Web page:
Whole House Generator Grants

whole house generator grants

If you or a family member has medical equipment that requires uninterrupted power, then a whole house generator is an essential tool. While Medicare does not cover the cost of generators, there are still ways to receive financial assistance for residential backup generator installation.

For example, you may qualify for a home generator grant from PEMA or FEMA depending on where you live. In addition, you might qualify for Medicaid Waiver program funding that covers environmental accessibility modifications to your home.


A whole house generator is a large machine that can power your entire home when the power goes out. It can also help you save money on energy bills since it reduces the amount of electricity that your appliances use.

The cost of a whole house generator varies depending on how big your home is and the type you choose. The average nationwide price is $9,520.

Buying and installing a whole house generator can be costly, but it’s well worth the cost in the long run. It’s a good idea to shop around and find the best deal for your needs.

Some states offer financial assistance for generators and other home modifications through Medicaid waiver services. These programs are designed to help people stay in their homes rather than going into a medical care facility. In addition, FEMA has a generator reimbursement program that pays back the cost of a generator should there be an electrical outage after a disaster in your area.


Keeping your whole house generator in working order can be a challenge. Common maintenance issues include battery replacements, spark plugs, and breaker repairs. Fortunately, many of these tasks can be done by a qualified professional. In addition, it’s important to get an annual inspection to keep your generator in tip-top shape. One of the most challenging parts of a generator’s lifespan is replacing a dead battery, which can be a costly and time-consuming task. If you can’t afford the outlay, be sure to call your local electric provider for assistance. For homeowners on a budget, the best bet is to seek out community support programs that offer low-cost or free energy efficiency improvements for your home. This will reduce your energy bills and help you reclaim some of the money you’ve lost in energy taxes.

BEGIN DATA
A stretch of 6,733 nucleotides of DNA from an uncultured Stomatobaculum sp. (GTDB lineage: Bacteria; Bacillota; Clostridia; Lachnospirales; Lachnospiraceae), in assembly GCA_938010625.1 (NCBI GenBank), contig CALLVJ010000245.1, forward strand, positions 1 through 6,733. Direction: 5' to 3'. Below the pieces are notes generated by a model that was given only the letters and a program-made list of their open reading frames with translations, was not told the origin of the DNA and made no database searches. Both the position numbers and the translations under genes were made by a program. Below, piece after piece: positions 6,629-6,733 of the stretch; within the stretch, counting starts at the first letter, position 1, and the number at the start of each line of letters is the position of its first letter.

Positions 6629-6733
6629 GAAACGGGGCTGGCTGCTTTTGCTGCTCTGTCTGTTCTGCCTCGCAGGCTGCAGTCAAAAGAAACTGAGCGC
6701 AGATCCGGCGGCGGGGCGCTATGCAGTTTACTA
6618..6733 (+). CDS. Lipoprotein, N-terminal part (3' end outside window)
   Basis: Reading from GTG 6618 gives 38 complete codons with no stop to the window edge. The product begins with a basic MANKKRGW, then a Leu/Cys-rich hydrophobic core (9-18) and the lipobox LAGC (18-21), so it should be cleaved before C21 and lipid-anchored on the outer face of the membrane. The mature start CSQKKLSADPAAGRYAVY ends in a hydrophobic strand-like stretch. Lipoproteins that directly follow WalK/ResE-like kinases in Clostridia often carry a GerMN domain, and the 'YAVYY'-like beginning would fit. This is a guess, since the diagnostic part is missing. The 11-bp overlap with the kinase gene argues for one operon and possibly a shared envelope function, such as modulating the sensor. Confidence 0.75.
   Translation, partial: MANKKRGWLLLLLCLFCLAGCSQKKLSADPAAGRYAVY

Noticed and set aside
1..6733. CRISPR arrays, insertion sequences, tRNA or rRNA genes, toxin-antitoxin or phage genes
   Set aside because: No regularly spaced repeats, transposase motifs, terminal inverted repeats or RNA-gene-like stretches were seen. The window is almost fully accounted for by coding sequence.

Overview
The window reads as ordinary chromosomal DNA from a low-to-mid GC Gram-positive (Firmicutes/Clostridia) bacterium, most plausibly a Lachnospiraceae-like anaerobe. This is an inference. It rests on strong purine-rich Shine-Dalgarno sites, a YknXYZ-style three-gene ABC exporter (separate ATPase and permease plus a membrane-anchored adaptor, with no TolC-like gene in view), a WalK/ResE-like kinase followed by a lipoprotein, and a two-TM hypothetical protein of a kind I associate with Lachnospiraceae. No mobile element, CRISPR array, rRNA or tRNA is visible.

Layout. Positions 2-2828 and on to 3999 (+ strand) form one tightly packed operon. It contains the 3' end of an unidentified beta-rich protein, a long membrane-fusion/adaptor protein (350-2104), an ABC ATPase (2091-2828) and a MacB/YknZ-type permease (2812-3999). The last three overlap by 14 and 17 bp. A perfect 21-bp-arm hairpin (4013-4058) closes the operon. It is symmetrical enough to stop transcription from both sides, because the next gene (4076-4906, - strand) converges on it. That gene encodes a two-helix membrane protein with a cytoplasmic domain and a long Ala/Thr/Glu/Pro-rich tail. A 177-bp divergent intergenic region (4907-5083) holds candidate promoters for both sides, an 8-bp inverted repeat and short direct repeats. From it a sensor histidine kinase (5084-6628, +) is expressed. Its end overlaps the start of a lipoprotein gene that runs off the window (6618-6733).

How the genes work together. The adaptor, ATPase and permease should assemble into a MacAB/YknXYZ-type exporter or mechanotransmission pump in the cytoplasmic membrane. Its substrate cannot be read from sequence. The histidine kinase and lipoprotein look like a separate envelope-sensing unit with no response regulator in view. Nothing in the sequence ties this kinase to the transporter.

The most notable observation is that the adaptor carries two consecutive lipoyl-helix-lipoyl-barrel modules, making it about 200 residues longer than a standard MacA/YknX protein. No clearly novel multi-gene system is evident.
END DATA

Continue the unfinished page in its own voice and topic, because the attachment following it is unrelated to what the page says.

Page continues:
Many people with serious health conditions rely on medical equipment that requires a continuous supply of electricity to function. Without power, these machines may stop working, and could be fatal if not properly managed.

Whole house generators can provide total home power during a power outage, guaranteeing that all of your major appliances and critical systems will function. However, these backup generators can also come with a hefty price tag.

Fortunately, there are ways to get financial help for whole house generator grants. One such option is through FEMA, which helps pay for generator rentals or purchases when a state of emergency has been declared.

Another way to get help for a whole house generator is through Medicaid waiver programs. These programs help individuals with severe medical problems to stay in their homes instead of nursing facilities.


A whole house generator can be a great way to keep you and your family warm and safe during power outages. However, the IRS has a few rules that make this type of home improvement less tax-friendly than you might expect.

The most important one is that a generator may not be deductible, depending on the type of generator and whether it increases the value of your property. That said, the best part is that if you are fortunate enough to receive a grant for installing a generator then the IRS may allow it as a tax credit provided you follow the rules and have proof of need.

There are a number of other tax incentives that are available to homeowners including a new and improved solar energy credit, a revived tax break for EV battery charging technology, and a tax deduction for using an eco-friendly lighting system to save money on your electricity bill. For the most part, these tax breaks are designed to encourage Americans to do something about climate change.